'Daily upon the meads to browse,
Goes Nancy with those dairy cows
You see behind the clematis:
And such a favourite she is,
That when fatigued, and helter skelter,
Among them from her foes to shelter,
She dashes when the chase is over,
They'll close her in and give her cover,
And bend their horns against the hounds,
And low, and keep them out of bounds!
From the house dogs she dreads no harm,
And is good friends with all the farm,
Man, and bird, and beast, howbeit
Their natures seem so opposite.
And she is known for many a mile,
And noted for her splendid style,
For her clear leap and quick slight hoof;
Welcome she is in many a roof.
And if I say, I love her, man!
I say but little: her fine eyes full
Of memories of my girl, at Yule
And May-time, make her dearer than
Dumb brute to men has been, I think.
So dear I do not find her dumb.
I know her ways, her slightest wink,
So well; and to my hand she'll come,
Sidelong, for food or a caress,
Just like a loving human thing.
Nor can I help, I do confess,
Some touch of human sorrowing
To think there may be such a doubt
That from the next world she'll be shut out,
And parted from me! And well I mind
How, when my girl's last moments came,
Her soft eyes very soft and kind,
She joined her hands and prayed the same,
That she "might meet her father, mother,
Sister Bess, and each dear brother,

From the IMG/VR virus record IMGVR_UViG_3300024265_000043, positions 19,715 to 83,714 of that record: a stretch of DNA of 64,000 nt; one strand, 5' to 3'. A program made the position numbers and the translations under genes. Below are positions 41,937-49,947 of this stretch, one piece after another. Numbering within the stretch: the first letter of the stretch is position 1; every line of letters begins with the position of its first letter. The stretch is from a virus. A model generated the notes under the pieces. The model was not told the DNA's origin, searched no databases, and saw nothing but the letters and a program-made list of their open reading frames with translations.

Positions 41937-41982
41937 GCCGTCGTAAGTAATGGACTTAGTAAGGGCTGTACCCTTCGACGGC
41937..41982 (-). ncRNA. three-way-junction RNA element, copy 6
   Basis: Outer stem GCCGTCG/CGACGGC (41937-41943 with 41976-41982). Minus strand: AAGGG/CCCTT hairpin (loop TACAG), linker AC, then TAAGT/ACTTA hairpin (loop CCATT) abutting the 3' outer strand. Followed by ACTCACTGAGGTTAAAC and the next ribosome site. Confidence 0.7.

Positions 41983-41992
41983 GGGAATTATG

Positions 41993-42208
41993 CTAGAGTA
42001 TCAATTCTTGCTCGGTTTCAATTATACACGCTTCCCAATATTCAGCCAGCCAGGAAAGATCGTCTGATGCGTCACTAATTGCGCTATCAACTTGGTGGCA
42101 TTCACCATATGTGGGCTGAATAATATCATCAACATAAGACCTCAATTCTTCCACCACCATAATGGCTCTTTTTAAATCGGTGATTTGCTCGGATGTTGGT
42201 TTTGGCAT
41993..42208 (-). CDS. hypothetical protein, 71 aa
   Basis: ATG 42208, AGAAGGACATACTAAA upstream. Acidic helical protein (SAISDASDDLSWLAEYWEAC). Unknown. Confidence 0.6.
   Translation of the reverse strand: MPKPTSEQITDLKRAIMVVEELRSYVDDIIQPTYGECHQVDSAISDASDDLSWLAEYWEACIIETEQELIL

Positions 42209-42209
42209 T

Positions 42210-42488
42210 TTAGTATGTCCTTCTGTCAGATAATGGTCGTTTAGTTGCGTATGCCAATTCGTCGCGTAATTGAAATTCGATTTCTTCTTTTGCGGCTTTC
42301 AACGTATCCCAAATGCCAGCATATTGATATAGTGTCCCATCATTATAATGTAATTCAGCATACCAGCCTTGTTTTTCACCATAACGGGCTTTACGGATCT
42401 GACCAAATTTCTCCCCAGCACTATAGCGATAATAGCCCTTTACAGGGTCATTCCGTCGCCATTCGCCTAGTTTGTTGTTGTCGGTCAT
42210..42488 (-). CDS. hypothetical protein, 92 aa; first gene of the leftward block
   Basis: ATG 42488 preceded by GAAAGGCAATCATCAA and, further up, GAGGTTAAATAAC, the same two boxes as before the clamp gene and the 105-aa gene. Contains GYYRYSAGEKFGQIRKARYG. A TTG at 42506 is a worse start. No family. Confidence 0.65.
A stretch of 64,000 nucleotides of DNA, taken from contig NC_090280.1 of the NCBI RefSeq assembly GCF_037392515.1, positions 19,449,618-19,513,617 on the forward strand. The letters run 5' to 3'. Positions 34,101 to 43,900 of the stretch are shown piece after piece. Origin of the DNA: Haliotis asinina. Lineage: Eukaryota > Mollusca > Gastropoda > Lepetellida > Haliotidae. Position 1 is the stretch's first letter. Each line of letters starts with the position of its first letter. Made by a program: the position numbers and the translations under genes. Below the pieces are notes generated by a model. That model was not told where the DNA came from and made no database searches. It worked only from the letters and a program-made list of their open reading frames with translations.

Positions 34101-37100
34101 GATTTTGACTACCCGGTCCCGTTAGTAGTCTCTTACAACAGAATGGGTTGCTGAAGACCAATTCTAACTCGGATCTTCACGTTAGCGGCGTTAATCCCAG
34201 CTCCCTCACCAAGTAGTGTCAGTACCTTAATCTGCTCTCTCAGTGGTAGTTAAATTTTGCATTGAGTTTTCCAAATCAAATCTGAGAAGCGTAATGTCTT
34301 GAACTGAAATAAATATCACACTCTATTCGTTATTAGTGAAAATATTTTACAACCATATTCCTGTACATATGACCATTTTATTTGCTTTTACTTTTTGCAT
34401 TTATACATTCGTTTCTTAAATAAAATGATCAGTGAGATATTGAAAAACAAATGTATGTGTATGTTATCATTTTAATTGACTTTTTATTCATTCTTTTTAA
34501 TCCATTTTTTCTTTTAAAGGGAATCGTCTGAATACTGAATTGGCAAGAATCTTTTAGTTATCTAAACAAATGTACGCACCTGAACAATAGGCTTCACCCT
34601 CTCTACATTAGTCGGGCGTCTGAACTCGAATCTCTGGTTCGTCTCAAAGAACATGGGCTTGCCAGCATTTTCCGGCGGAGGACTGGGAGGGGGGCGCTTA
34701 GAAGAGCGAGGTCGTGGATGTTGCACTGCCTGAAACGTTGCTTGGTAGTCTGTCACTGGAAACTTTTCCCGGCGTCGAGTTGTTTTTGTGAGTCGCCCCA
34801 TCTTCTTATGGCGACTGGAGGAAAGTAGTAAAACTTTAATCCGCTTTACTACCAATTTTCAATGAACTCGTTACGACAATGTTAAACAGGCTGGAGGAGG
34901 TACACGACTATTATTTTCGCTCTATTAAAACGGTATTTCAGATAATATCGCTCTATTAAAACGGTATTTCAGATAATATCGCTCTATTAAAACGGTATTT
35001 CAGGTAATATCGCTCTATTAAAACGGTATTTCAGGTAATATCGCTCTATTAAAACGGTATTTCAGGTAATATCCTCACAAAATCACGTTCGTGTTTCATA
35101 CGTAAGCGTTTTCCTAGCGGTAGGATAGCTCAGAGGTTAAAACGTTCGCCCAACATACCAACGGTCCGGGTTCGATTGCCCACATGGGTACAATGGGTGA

And with them, if it might be, one
Who was her last companion."
Meaning the fawn--the doe you mark -
For my bay mare was then a foal,
And time has passed since then:- but hark!'

For like the shrieking of a soul
Shut in a tomb, a darkened cry
Of inward-wailing agony
Surprised them, and all eyes on each
Fixed in the mute-appealing speech
Of self-reproachful apprehension:
Knowing not what to think or do:
But Joan, recovering first, broke through
The instantaneous suspension,
And knelt upon the ground, and guessed
The bitterness at a glance, and pressed
Into the comfort of her breast
The deep-throed quaking shape that drooped
In misery's wilful aggravation,
Before the farmer as he stooped,
Touched with accusing consternation:
Soothing her as she sobbed aloud:-
'Not me! not me! Oh, no, no, no!
Not me! God will not take me in!
Nothing can wipe away my sin!
I shall not see her: you will go;
You and all that she loves so:
Not me! not me! Oh, no, no, no!'
Colourless, her long black hair,
Like seaweed in a tempest tossed
Tangling astray, to Joan's care
She yielded like a creature lost:
Yielded, drooping toward the ground,
As doth a shape one half-hour drowned,
And heaved from sea with mast and spar,
All dark of its immortal star.
And on that tender heart, inured
To flatter basest grief, and fight
Despair upon the brink of night,
She suffered herself to sink, assured
Of refuge; and her ear inclined
To comfort; and her thoughts resigned
To counsel; her wild hair let brush
From off her weeping brows; and shook
With many little sobs that took
Deeper-drawn breaths, till into sighs,
Long sighs, they sank; and to the 'hush!'
Of Joan's gentle chide, she sought
Childlike to check them as she ought,
Looking up at her infantwise.
And Willie, gazing on them both,
Shivered with bliss through blood and brain,
To see the darling of his troth
Like a maternal angel strain
The sinful and the sinless child
At once on either breast, and there
In peace and promise reconciled
Unite them: nor could Nature's care
With subtler sweet beneficence
Have fed the springs of penitence,
Still keeping true, though harshly tried,
The vital prop of human pride.

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George Meredith